Administration of Drugs by the Intravenous Route

A drug administered by the intravenous (IV) route is given directly into the blood by a needle inserted into a vein. Drug action occurs almost immediately.

Drugs administered via the IV route may be given:

• Slowly, over 1 or more minutes

• By piggyback infusions (drugs are mixed with 50-100 mL of compatible IV fluid and administered during a period of 30-60 minutes piggybacked onto the primary IV line)

• Into an intermittent venous access device called a heparin lock (a small IV catheter in the patient's vein connected to a small fluid reservoir with a rubber cap through which the needle is inserted to administer the drug)

• By being added to an IV solution and allowed to infuse into the vein over a longer period

When administering a drug into a vein by a venipunc-ture, the nurse should place a tourniquet above the selected vein. It is important to tighten the tourniquet so that venous blood flow is blocked but arterial blood flow is not. The nurse should allow the veins to fill (distend) and then should pull the skin taut (to anchor the vein and the skin) and insert the needle into the vein, bevel up, and at a short angle to the skin. Blood should immediately flow into the syringe if the needle is properly inserted into the vein.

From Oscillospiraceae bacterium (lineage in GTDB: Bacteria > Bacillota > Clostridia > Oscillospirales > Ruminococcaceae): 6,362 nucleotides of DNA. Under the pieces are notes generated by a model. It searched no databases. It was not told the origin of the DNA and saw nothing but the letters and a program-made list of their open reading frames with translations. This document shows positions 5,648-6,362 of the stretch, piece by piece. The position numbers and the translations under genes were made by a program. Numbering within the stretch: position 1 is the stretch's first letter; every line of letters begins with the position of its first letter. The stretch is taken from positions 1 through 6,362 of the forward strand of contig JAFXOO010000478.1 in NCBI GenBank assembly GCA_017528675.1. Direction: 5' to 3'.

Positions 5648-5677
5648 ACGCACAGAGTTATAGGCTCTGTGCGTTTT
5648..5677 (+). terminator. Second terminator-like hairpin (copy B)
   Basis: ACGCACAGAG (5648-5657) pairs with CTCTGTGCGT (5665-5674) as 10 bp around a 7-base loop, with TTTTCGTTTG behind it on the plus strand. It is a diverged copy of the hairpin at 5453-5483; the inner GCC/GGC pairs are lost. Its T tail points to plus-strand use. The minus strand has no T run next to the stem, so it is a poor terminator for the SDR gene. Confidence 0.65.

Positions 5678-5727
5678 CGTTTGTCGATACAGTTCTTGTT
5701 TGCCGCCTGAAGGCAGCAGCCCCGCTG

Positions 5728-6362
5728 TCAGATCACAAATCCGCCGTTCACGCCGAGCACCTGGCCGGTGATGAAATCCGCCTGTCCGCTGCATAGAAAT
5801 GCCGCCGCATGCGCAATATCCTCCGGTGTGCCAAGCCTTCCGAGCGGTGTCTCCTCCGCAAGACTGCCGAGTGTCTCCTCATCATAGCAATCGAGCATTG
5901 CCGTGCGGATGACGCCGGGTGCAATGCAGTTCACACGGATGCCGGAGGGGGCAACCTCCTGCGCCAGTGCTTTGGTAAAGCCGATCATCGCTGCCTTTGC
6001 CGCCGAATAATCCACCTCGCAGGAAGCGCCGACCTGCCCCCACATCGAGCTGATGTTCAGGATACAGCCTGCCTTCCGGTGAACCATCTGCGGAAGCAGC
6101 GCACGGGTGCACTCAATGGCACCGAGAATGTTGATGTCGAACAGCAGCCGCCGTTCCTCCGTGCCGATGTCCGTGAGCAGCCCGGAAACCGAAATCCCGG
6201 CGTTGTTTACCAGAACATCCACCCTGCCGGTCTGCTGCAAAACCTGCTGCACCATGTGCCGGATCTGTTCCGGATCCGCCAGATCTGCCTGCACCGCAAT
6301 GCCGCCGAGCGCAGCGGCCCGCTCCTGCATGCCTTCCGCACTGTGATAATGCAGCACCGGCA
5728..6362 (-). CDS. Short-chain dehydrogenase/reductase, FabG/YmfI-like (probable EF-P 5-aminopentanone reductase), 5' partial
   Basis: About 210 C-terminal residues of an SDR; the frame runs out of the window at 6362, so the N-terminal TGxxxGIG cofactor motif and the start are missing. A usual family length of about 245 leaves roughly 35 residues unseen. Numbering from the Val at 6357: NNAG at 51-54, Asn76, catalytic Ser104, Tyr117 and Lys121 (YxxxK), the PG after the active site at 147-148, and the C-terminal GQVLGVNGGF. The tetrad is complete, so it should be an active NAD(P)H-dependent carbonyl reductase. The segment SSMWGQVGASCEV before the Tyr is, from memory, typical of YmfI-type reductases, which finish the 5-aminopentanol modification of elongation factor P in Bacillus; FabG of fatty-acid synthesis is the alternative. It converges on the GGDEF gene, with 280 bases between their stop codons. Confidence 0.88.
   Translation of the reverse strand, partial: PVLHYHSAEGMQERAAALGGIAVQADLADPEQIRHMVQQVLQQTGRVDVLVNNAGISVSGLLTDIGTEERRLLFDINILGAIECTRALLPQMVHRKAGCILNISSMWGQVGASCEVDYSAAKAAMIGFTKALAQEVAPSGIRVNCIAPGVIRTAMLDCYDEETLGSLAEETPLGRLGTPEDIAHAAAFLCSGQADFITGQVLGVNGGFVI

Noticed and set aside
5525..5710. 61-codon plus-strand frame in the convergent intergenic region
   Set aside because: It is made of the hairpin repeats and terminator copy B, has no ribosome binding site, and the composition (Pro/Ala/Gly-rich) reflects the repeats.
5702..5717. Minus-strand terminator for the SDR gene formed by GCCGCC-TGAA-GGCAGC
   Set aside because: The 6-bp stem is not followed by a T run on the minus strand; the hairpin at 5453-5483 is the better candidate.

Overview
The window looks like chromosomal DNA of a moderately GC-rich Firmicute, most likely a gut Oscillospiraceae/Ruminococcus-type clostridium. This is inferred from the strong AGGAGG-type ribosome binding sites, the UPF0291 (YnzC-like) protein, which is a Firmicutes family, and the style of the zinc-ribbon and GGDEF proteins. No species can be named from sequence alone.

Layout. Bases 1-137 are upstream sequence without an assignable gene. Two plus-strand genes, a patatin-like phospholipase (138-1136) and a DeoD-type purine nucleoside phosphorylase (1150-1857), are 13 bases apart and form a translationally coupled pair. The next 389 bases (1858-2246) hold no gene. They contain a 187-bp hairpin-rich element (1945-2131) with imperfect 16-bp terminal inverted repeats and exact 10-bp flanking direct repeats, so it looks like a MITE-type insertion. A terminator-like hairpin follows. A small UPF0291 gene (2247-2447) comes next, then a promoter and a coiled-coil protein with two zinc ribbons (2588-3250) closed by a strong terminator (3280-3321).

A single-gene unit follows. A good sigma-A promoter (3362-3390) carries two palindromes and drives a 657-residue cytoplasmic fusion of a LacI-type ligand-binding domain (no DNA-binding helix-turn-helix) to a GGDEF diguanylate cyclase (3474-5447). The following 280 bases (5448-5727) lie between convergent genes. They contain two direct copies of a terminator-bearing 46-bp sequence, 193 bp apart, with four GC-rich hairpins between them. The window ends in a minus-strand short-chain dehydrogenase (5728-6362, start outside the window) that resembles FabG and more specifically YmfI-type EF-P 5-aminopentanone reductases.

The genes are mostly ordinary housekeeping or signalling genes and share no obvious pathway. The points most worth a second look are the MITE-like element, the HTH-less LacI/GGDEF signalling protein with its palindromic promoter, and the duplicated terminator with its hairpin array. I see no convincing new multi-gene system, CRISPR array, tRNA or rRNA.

Performing a venipuncture requires practice. A suitable vein for venipuncture may be hard to find, and some

Track Injection

Figure 2-8. Z-track injection: (A) The tissue is tensed laterally at the injection site before the needle is inserted. This pulls the skin, subcutaneous tissue, and fat planes into a Z formation. (B) After the tissue has been displaced, the needle is thrust straight into the muscular tissue. (C) After injection, tissues are released while the needle is withdrawn. As each tissue plane slides by the other, the track is sealed.

Figure 2-8. Z-track injection: (A) The tissue is tensed laterally at the injection site before the needle is inserted. This pulls the skin, subcutaneous tissue, and fat planes into a Z formation. (B) After the tissue has been displaced, the needle is thrust straight into the muscular tissue. (C) After injection, tissues are released while the needle is withdrawn. As each tissue plane slides by the other, the track is sealed.

veins are difficult to enter. The nurse should never repeatedly and unsuccessfully attempt a venipuncture. Depending on clinical judgment, three unsuccessful attempts on the same patient warrant having a more skilled individual attempt the procedure.

Some drugs are added to an IV solution, such as 1000 mL of dextrose 5% and water. The drug is usually added to the IV fluid container immediately before adding the fluid to the IV line. Whenever a drug is added to an IV fluid, the bottle must have a label attached indicating the drug and drug dose added to the IV fluid. In some hospitals, a pharmacist is responsible for adding specific drugs to IV fluids.

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